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Jefferson wins 8-AA title in a thriller
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COMMERCE — Tuesday’s Region 8-AA boys championship game had just about all anyone could ask for in a high school basketball contest: Two impassioned teams diving on the floor for every loose ball; two fan bases hanging on every possession; and a finish that thrilled one half and left the other demoralized.

Jefferson defeated Riverside 58-57 to claim its seventh region title in 10 years and spoil the Eagles’ bid for a repeat.

Four Dragons scored in double figures, led by Darius Minor’s 19. But the win wouldn’t have happened if not for the late-game heroics of J.J. Damons.

With the Eagles holding a tenuous two-point lead, Damons streaked open down the floor, gathered in an outlet pass, and converted the layup while being fouled to tie the game with 6.5 seconds remaining. The ensuing free throw danced around and hung on the rim before dropping through, and Damons clinched the win when he stole the inbounds pass seconds later.

Jefferson will play host to Manchester in the first round of the state tournament Friday night, while Riverside will welcome Spencer.

“I’ve been fortunate to have good kids and good people around me,” Jefferson coach Bolling DuBose said after the game. “To win seven region championships in 10 years is pretty phenomenal.

“This one, I wasn’t too sure about.”

He had good reason to be concerned.

Riverside (17-4), which had a 12-game winning streak snapped in the loss, seized the lead in the first quarter and held it for all but a few possessions the rest of the way. Until the deciding moments, the Eagles seemed to have an answer every time the Dragons (22-6) made a push. Likewise, Jefferson never let the Eagles pull too far ahead.

Riverside led by as many as 11 at one point in the second quarter, before the Dragons’ full-court pressure defense began to take its toll. Jefferson forced eight turnovers in the second quarter, including three on consecutive possessions, and cut the lead to 24-20 late in the half.

Riverside’s Kane Duncan drilled a 3-pointer at the second-quarter buzzer to give the Eagles a seven-point cushion, but the Dragons had served notice that they wouldn’t be submitting any time soon.

Jefferson, which has now won 15 straight, took its first lead on a lightning-quick 7-0 run spurred by Minor and David Watson, but Riverside ended the third quarter with another buzzer-beating 3 — this one from Richard Tribble — to take a 41-40 lead entering the final eight minutes.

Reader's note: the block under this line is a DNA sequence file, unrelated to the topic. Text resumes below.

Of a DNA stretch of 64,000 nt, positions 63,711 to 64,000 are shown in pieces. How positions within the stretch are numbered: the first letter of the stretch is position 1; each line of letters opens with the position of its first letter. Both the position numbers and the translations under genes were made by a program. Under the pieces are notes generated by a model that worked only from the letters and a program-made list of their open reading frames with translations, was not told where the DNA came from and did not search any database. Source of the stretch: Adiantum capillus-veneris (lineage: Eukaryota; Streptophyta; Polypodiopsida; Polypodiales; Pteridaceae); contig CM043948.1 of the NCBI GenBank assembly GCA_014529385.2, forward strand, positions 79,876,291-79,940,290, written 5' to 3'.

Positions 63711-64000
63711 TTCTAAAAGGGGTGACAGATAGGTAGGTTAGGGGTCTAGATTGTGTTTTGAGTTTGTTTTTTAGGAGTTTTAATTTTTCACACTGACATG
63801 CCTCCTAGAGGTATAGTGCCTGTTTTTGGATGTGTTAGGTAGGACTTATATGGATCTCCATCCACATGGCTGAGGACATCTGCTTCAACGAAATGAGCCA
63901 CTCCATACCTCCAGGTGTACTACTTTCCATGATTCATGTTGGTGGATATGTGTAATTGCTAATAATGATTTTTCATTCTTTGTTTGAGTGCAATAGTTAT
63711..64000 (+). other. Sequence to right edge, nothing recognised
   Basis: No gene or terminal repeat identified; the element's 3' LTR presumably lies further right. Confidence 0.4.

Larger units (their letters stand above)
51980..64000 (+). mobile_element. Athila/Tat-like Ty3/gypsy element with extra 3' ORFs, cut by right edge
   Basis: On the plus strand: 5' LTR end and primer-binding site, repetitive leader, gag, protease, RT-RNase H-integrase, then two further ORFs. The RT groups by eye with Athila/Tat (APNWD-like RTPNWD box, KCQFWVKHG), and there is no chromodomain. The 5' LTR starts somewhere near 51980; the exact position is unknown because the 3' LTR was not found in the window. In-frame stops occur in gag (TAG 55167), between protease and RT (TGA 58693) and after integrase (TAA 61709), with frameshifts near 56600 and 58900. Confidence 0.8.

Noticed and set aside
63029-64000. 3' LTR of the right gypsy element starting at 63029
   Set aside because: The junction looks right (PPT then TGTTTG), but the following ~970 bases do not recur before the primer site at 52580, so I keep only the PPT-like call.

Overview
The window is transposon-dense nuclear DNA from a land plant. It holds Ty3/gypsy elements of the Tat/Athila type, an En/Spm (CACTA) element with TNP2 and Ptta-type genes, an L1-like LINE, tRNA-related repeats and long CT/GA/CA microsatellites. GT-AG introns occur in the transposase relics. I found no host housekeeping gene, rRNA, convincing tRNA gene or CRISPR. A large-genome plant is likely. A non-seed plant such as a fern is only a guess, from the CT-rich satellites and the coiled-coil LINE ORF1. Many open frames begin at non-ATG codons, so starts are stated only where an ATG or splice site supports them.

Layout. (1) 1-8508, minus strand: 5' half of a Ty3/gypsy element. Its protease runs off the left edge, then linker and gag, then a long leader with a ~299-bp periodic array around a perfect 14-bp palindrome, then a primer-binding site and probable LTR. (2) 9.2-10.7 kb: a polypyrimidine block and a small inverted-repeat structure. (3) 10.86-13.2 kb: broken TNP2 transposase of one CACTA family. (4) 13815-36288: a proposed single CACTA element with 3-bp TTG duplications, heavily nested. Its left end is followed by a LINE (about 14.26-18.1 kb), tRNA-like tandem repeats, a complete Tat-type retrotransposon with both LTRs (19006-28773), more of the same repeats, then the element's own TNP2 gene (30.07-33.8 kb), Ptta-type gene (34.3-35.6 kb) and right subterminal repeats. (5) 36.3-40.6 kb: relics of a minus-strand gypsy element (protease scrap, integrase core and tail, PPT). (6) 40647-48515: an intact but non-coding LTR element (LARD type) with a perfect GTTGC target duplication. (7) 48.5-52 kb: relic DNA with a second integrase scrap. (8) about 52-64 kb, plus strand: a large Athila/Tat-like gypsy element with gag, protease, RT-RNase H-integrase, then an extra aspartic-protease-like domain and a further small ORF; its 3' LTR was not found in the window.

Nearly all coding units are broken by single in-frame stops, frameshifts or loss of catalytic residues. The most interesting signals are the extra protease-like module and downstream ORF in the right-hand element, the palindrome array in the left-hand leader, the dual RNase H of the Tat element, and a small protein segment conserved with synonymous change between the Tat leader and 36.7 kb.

Tribble made four 3-pointers in the game and shared a team-high of 17 points with Tarvin Dukes, who added nine rebounds and went 7-for-9 from the free throw line.

“It was one of those games where you get in a hole early and you keep trying and trying to claw your way out,” DuBose said. “It didn’t seem like we could ever get over the top.”

Riverside kept the Dragons at bay for most of the fourth quarter. When Minor tied the game with a little less than four minutes left on a 3-pointer, Dukes came right back down the floor and answered with a three-point play.

But the Eagles could never add to the lead, and Jefferson stayed within striking distance. Riverside had a chance to put the game away in the final 30 seconds, but could only convert one of three free throws down the stretch, which set the stage for Damon’s deciding three-point play and steal.

Damons, who finished with 11 points, and Minor have been team leaders for the Dragons throughout their unbeaten run through the region schedule and tournament, but DuBose also singled out the play of Watson (14 points) and Tate Chesser, who scored 12, including 6-of-6 shooting on free throws.

Riverside, which got 13 points from Dylen Setzekorn and 12 rebounds from Brandon McKinney, must now turn its attention quickly to the first round of the state tournament. First-year coach Rico Zackery has already reminded his players of that fact.

“I feel bad for our kids, because they gave it everything they had,” he said. “They played as hard as they could play and it’s hard to criticize little mistakes when they’re giving that kind of effort.

“But like I told them, ‘we’ve got at least one more game to play, so you’ve got to have a short memory.’ We have to forget this and move on and put our attention on our next game.”

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